Qt Packaging: harfbuzz missing symbol on Fedora

When running the MiniZinc snap on Fedora 28 trying to open the IDE using minizinc.ide on the command line will return the following error:

/var/lib/snapd/snap/minizinc/20/bin/MiniZincIDE: symbol lookup error: /lib64/libharfbuzz.so.0: undefined symbol: FT_Get_Var_Blend_Coordinates

The snap works on Ubuntu based distributions.

The error seems to suggest that a library is missing; however, the Qt packages for the IDE are gathered using the AppImage tool linuxdeployqt (which should include all libraries used), and both using the raw files and in the AppImage the IDE works fine on Fedora.

Is there anything that I might have forgot to take into account when building the MiniZinc snap? Maybe regarding something like libharfbuzz, libfreetype, or Qt in general?

The snap is in classic confinement, this means that the snap has access to the host libraries which will not likely to be compatible with the libraries provided by the snap and the core snap(in this case it is the Harfbuzz library). Proper care must be done to LD_LIBRARY_PATHs to ensure only in-snap libraries are called by in-snap programs (and vice versa)

Would you be able to explain how the “core” snap is actually involved in this classic confinement? Because I understand that the harfbuzz library is loaded from the local machine, but this is expected behaviour. (It is described here as the fix to a Qt packaging problem) Loading the local library works both when just using the packaged raw files or the AppImage; however when this package is snapped, it doesn’t work for some reason.

In all run the same script is used to start the IDE which set the LD_LIBRARY_PATH:

DIR=$(dirname $(readlink -f "$0"))
[ -n "$XDG_RUNTIME_DIR" ] && mkdir -p $XDG_RUNTIME_DIR -m 700
export QT_PLUGIN_PATH=$DIR/plugins
exec $DIR/bin/MiniZincIDE $@

I don’t have a definitive answer yet, but found the following article to be related: https://gitlab.com/probono/platformissues#harfbuzz

I’ve seen this, the way this is currently circumvented is by not packaging FreeType and using the system version.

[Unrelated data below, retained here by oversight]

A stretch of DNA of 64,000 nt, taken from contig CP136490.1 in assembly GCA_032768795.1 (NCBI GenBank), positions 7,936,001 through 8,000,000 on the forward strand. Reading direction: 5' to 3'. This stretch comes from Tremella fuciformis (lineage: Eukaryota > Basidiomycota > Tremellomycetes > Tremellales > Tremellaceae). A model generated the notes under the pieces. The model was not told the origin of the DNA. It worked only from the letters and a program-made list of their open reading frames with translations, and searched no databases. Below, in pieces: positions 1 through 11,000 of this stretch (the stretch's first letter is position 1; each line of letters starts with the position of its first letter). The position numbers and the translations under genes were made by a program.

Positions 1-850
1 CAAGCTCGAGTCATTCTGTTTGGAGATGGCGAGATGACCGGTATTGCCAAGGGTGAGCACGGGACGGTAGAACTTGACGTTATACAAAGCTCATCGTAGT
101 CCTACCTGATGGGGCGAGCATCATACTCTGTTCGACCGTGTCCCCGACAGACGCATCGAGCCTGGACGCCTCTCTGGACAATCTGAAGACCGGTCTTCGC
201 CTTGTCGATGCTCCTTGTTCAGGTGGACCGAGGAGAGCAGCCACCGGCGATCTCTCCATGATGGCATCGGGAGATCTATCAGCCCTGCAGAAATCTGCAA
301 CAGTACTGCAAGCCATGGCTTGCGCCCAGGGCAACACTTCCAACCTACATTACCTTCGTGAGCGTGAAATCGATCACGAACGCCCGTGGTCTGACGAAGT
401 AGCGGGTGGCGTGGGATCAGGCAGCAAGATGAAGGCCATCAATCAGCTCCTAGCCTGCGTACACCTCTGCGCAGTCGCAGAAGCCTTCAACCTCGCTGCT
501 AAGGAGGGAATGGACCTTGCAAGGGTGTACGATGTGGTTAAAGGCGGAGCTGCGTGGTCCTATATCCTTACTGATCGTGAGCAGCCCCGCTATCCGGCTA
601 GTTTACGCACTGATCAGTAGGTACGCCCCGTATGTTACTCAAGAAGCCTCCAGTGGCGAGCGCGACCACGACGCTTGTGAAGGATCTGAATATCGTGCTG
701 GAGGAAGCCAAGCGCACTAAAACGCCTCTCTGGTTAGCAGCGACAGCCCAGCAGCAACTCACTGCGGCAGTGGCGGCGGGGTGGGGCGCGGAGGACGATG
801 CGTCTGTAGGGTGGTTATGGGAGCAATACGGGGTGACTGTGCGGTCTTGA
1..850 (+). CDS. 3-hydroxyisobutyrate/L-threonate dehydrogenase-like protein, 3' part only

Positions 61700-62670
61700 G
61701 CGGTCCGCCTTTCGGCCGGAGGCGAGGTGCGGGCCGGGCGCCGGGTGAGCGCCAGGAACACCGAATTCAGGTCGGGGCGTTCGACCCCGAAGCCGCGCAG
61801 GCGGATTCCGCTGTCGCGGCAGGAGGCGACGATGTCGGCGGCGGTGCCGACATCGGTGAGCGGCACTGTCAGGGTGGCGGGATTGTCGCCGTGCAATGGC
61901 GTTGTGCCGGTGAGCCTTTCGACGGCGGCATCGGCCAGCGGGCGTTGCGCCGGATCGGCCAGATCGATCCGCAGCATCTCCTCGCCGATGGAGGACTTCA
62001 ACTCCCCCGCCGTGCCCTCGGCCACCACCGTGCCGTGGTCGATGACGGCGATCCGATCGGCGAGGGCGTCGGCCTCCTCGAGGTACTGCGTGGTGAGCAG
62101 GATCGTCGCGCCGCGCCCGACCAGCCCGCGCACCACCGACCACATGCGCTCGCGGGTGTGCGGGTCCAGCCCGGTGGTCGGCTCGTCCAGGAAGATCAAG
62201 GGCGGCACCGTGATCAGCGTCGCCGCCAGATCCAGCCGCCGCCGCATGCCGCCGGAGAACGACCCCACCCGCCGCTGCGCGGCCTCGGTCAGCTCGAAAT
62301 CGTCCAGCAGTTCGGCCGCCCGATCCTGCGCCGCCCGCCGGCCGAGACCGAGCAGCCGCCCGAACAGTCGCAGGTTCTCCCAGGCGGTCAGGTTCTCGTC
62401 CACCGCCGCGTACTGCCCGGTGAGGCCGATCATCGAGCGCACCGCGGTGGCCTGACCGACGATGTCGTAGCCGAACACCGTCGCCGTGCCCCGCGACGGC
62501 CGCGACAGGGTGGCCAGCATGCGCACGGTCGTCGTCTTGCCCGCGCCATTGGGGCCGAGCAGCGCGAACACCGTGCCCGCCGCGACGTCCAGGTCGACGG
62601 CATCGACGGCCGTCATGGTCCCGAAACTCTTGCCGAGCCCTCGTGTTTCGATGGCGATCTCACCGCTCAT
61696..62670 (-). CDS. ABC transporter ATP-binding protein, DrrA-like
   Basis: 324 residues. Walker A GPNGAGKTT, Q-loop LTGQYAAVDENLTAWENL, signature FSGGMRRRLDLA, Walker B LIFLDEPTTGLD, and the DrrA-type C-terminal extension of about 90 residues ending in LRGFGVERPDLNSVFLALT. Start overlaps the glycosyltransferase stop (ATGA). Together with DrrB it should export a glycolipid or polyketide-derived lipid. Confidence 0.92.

It seems that in the snap a different version of FreeType is used than when I use the system version. Can it be that the snap in classic version still uses the FreeType library from the core snap even though I’m using a classic confinement?

The core snap’s content is accessible at /snap/core/current, you may ensure it by searching in the directories.

It seems FreeType is included in the core snap on /snap/core/current/usr/lib/x86_64-linux-gnu/libfreetype.so.6. This might mean that this version is being used, I will investigate this further soon, but this might require some work. Just outputting the LD_LIBRARY_PATH in the script will require me to make a new version of the snap (which takes a while).

I’d suggest using snap try to hunt this sort of thing down.

Although it seems the issue was indeed that libfreefont was loaded from the core snap:

	libfreetype.so.6 => /snap/core/current/usr/lib/x86_64-linux-gnu/libfreetype.so.6 (0x00007f51352c8000)

Although I have found the problem, I don’t see a way around the problem. The location of the library seems to be hard coded in the binary within the snapping process. So changing the LD_LIBRARY_PATH does not seem to be succesful. I’ve also tried including the libharfbuzz package in the snap, this seems to work, but then an error occurs for libqxcb.so. This package is giving an error because a core package has a libc version is incompatible:

/snap/core/current/lib/x86_64-linux-gnu/libc.so.6: version `GLIBC_2.25' not found (required by /lib64/libICE.so.6)

It seems a bit much to have to include glibc in my snap as well.

All these issues seem to just be caused by the snapping process forcing the use of libraries within the “core” snap. This then causes a mix of incompatible libraries that seems very unnecessary Is there any way around this? Can I snap my package in a way that it doesn’t rewrite library dependencies to the core snap?

when building a classic-confinement snap you must ensure that you do not load libraries from the host system. You must load all libraries from your snap or if supplied in the base snap from there. The base snap core includes libc, so you do not need to ship that inside your own snap. If your snap is loading libraries from the host system then you must work to stop that from happening, because it will fail randomly on the disparate systems that snaps can run on.